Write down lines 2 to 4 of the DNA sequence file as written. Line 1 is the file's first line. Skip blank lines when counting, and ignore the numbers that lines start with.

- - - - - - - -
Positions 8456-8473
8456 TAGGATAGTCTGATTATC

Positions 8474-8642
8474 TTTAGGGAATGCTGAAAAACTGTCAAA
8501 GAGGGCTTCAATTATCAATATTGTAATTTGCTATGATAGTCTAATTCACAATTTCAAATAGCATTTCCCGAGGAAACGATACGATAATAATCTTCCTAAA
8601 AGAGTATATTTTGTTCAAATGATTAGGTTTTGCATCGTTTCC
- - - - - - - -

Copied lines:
8456 TAGGATAGTCTGATTATC

Positions 8474-8642
8474 TTTAGGGAATGCTGAAAAACTGTCAAA